However, the Ministry of Labor does not share the obligation to pay double the holiday worked, regardless of the type of holiday. Therefore, for this institution, if a non-mandatory payment holiday is worked, the single day can be paid and not double, if it is performed in activities in which it is paid weekly (that is, any activity except for commerce where it is a duty to pay monthly).

In press release No. CP-015-2021 MTSS, dated July 16, 2021, said ministry deals with the case of two holidays: July 15, which is mandatory payment and is moved to the 26th, and August 2, which is a non-mandatory paid holiday. In the first case, regarding the mandatory payment holiday, it indicates:

For salary recognition purposes, work centers that pay weekly (in non-commercial activity), that recognize salary only for the time actually worked during that period, must pay for the days worked during that week and add a simple salary for the Monday, July 26. If you work on a holiday, the additional salary must be double that day. Companies that have monthly, fortnightly or weekly payment modality in commercial activity recognize the payment of wages for every day of the month, even if they are weekly breaks or holidays. In these cases, they must pay the full salary for the week, fortnight, or month, including July 26. If they work that holiday, they must add the salary of a single day to comply with the double payment established by law. When overtime is worked on this holiday, they must be paid double time and a half, that is, triple payment.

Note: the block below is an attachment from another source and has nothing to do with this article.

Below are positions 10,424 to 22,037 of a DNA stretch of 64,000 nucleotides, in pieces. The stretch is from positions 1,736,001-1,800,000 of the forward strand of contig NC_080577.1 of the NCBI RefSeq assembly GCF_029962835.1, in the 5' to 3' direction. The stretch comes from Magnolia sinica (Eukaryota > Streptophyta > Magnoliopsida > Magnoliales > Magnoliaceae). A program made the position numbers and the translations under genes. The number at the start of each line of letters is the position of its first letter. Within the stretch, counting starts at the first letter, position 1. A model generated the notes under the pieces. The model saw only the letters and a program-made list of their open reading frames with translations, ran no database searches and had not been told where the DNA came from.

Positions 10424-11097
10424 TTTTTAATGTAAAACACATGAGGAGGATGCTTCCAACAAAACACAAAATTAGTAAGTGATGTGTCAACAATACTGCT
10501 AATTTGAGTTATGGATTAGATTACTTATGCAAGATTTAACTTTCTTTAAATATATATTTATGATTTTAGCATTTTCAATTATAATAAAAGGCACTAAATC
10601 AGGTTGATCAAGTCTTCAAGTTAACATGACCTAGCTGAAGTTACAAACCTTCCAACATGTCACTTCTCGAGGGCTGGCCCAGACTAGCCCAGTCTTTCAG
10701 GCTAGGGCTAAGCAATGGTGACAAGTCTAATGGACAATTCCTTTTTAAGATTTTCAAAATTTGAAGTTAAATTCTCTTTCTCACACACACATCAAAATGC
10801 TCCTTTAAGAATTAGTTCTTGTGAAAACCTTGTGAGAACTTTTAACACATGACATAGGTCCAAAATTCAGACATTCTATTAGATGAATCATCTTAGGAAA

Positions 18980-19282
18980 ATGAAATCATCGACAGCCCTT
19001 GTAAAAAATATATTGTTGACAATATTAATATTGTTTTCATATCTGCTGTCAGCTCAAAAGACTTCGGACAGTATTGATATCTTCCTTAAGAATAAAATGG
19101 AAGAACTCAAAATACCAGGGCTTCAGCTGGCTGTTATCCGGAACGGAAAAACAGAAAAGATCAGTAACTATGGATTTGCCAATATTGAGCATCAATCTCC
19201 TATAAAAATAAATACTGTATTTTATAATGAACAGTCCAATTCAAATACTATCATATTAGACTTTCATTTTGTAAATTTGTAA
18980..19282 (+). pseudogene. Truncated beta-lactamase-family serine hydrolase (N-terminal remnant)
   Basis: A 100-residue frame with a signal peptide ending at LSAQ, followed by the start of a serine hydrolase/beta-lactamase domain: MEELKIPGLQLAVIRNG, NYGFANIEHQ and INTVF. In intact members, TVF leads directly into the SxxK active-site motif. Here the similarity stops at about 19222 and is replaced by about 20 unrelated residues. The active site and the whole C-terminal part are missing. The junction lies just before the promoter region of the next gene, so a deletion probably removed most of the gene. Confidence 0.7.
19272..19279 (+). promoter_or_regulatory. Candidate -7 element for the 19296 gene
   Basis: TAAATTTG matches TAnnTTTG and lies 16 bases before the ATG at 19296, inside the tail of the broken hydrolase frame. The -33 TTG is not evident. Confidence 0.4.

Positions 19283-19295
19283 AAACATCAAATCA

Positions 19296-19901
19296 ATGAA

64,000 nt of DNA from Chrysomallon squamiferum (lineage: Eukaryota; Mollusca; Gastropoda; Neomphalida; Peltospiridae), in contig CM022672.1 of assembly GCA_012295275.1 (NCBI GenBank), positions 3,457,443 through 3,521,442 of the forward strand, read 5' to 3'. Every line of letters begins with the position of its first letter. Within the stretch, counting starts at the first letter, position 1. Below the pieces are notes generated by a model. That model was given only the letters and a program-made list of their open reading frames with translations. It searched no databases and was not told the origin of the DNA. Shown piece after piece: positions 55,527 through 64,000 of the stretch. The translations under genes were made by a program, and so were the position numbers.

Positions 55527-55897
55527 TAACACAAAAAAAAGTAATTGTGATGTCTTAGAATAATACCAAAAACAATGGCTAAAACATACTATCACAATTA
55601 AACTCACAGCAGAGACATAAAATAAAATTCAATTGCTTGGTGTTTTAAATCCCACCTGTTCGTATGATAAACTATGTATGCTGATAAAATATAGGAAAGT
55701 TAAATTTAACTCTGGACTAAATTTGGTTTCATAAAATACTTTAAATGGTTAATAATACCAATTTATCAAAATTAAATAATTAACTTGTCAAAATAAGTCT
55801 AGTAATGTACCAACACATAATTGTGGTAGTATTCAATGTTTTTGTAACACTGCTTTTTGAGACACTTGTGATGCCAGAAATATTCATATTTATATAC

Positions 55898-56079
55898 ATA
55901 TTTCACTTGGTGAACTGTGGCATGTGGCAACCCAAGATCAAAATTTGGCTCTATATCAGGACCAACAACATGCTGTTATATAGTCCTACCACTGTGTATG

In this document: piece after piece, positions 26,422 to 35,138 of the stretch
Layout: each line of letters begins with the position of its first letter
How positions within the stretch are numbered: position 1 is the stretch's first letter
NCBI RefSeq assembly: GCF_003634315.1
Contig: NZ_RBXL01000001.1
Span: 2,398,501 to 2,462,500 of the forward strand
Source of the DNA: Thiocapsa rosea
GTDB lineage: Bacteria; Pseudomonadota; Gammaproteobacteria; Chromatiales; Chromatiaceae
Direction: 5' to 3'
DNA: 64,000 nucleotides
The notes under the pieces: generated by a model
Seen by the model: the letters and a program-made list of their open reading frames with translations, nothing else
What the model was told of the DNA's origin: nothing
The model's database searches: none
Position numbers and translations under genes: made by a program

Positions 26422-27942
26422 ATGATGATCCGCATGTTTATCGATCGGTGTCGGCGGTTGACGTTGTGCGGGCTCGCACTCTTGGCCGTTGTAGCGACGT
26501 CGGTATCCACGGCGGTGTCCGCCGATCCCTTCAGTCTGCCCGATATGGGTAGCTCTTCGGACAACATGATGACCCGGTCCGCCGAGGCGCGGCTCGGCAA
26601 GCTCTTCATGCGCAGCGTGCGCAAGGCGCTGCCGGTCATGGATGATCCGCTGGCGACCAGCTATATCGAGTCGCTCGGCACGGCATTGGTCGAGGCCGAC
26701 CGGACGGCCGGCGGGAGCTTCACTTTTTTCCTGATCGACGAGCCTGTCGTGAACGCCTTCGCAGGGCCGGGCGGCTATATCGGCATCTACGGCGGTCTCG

In the second case, regarding the non-mandatory payment holiday, it indicates:

As it is a non-compulsory payment holiday, companies that have weekly pay (in non-commercial activity), that is, that recognizes only the time actually worked during the week in their salary, must pay for the days worked without including the payment of holiday. If you work that day, you pay a simple wage. Under this weekly payment modality, if extra hours are worked on this holiday, they must be paid at time and a half, that is, in an ordinary way. Work centers that pay monthly or fortnightly and those dedicated to commerce that pay weekly, recognize the salary for every day of the month, even if they are weekly breaks or holidays. In these cases, they must pay the full salary for the week, fortnight, or month, including August 2. If they work that holiday, they must add the salary of a single day to complete the double payment. If overtime is worked on the holiday, they must be paid at double time and a half, that is, triple payment.

We do not share the criteria of the Ministry of Labor. Nor do we believe that it can be sustained from a literal application of article 149 of the Labor Code or based on a joint interpretation of the purpose of the institution's protection derived from articles 147 and 149. On the other hand, in case of doubt, due to that there are two or more possible interpretations of article 149, the one that most benefits the worker would be chosen.

Indeed, expressly, that is also the criterion of the Second Chamber of the Supreme Court of Justice:

To the preceding, it must be added that the ad quem excluded – an aspect that cannot be changed by what has been said – non-compulsory payment holidays (August 2 and October 12), despite the fact that these were not only worked by the actor but also because articles 149 and 152 of the Labor Code do not establish a differentiation to this effect, especially when it is imperative in the matter – with the exceptions mentioned so many times by this Chamber concerning public employment – to apply the principle in dubio pro operator. See that the first of these numerals does not distinguish between mandatory and non-mandatory payment holidays when establishing the obligation for the employer to pay them when they work, under the provisions of the second paragraph of the aforementioned article 152. (Second Chamber, Res No. 01419 – 2010).

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About the Autor

Isabel C. Jaramillo Arango

Isabel C. Jaramillo Arango

Coordinator of the Counseling and Advisory Area
Email: [email protected]
Phones +506 2289-5259 | +506 2282-2164 | +506 2289-5275